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Nike and Reebok International are shaking up their marketing departments as they finalize battle plans for the second half of 1996.

Nike last week abruptly fired Joe McCarthy, director of global advertising. Both Mr. McCarthy and a company spokesman cited "differences in management philosophy."

That does not include differences over the creative work from agency Wieden & Kennedy, Portland, Ore., produced during Mr. McCarthy's two-year tenure.

The move comes just before tonight's U.S. debut of the highly controversial "Nike vs. Evil" commercial from the agency's Amsterdam office.


Mr. McCarthy said his dismissal "was pretty surprising. I was pretty shocked."

He refused to elaborate on the reasons behind the action, but denied that long-simmering tensions with other executives had escalated into an unresolvable conflict.

Regardless, the No. 1 athletic footwear power in the U.S., now concentrating on global brand-building, has begun searching for a replacement. In the interim, regional ad directors from around the world will report to VP-Marketing Liz Dolan.

In the meantime, Nike's advertising marches on. During tonight's NCAA college basketball championships on CBS, the marketer unveils "Nike vs. Evil," in which Nike soccer endorsers from around the world violently skirmish with forces from hell.

A 90-second version will run in theaters this spring.


The spot has been banned from cinemas in Denmark because the Danish advertising standards commission says it's "unsuitable for young audiences and features excessive violence."

Ad standard authorities in Finland, Sweden and Norway are also reviewing "Evil."

Wieden shot the commercial in Tunisia as part of a pan-European marketing campaign. Its wider screening in Europe will begin in mid-May; the spot is slated to run through June.

Also, Wieden has begun shooting ads for its $35 million Olympic-theme push that will support the relaunch of Air cushioning technology.


Meanwhile, Reebok, under pressure from investors to rejuvenate its stock price and boost income, promoted John Watson from senior VP-general manager of apparel to the new post of senior VP-strategic marketing, following months of headhunting outside the company.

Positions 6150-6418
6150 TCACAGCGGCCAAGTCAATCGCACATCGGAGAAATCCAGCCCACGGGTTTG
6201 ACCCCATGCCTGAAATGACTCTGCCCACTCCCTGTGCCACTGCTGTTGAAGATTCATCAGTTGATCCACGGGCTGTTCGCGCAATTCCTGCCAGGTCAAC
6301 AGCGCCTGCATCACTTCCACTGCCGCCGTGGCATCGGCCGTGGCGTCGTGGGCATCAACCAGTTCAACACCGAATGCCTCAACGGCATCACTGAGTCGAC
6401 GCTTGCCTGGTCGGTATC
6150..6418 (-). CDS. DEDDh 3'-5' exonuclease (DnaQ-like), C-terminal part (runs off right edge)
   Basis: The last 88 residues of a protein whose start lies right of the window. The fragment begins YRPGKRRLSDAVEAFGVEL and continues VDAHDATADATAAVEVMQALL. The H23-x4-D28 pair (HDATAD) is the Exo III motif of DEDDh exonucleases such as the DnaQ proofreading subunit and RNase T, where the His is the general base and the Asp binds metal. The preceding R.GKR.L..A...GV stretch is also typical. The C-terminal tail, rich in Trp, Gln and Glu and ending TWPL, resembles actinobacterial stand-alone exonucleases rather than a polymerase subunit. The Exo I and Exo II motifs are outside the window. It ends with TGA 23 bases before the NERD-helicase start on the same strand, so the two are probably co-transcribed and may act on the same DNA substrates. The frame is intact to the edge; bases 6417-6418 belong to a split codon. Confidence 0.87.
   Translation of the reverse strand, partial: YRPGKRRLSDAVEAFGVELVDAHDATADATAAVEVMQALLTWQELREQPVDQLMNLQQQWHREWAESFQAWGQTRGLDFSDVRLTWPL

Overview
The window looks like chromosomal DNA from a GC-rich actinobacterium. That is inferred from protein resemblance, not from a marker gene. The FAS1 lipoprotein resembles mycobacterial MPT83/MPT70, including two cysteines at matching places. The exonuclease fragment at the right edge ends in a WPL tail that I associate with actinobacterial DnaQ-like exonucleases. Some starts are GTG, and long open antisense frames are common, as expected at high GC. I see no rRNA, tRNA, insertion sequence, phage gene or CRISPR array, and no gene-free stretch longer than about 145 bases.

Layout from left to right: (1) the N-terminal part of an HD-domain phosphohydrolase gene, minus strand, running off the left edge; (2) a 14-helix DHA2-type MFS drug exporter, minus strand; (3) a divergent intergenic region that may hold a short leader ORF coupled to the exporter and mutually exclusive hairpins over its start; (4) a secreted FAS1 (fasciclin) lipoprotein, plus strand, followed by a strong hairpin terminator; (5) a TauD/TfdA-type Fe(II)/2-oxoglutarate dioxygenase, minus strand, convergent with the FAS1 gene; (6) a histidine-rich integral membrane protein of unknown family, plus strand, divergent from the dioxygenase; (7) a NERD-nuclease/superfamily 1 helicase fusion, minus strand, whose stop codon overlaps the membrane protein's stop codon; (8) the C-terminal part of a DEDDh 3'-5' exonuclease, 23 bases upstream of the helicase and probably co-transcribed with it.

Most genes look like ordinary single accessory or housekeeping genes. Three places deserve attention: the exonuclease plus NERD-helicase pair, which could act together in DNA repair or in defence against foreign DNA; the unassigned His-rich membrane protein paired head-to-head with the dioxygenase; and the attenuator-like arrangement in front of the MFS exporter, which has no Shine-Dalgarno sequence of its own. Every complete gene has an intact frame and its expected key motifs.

While Mr. Watson coordinates brand strategy from corporate headquarters, the company has opted to empower individual units to create and implement their own marketing programs.

As a result of this new setup, Dave Ropes, a six-year marketing veteran at Reebok who was overseeing media and integrated marketing, has decided to leave.

Mr. Ropes, who had been considered for the strategic marketing post, said his departure and the promotion of Mr. Watson shouldn't affect Leo Burnett Co., Chicago, Reebok's global agency of record.

After a shaky start, Burnett has created the brand's new positioning that emphasizes training and preparation. Retailers report orders of Reebok products for the back-to-school period and fourth quarter of 1996 were up significantly over last year.

Reebok is finalizing its marketing plans for the second half. The No. 2 footwear giant and 1996 Summer Olympics sponsor will launch a $30 million marketing campaign May 1 that culminates during NBC's broadcast of the Games in August.


The campaign, consisting of six TV spots, print ads, radio commercials and outdoor boards, follows Dallas Cowboys star Emmitt Smith's quest to make football an Olympic sport. Reebok hopes to shoot the final spot in the series during the Games.

While the spots are lighthearted, the quest is serious. Reebok has begun talking with other advertisers, the National Football League, the NFL's Europe-based World League and various tackle football organizations around the world to create a structure that would promote the game and even plant teams in various countries.

The company also is tying National Basketball Association star Shaquille O'Neal into its Olympic ads. Around the time of the Games, Reebok will break a spot that pairs Mr. Smith with the genie Mr. O'Neal will play in the upcoming Walt Disney Co. film "Kazaam."


The film opens July 17, two days before Mr. O'Neal and the rest of Dream Team 3 begin Olympic competition.

Reebok will follow that up with an estimated $25 million ad push that will run until the end of the year. The ads will center on a mentor-type character, portrayed by a celebrity, to whom Reebok athletes go for advice.

Reebok, shooting for the cultural ubiquity Nike enjoys, also is tying into a Sony Corp. flick pegged for Christmas release called "Jerry Maguire," starring Tom Cruise. The movie follows an idealistic sports agent competing against his old agency to sign a rookie quarterback.

Reebok is consulting in the development of satirical faux-Reebok TV spots that will be used in the movie, and is planning a consumer promotion with Foot Locker offering hybrid NFL/"Jerry Maguire" merchandise.

Contributing: Gerard O'Dwyer in Helsinki.

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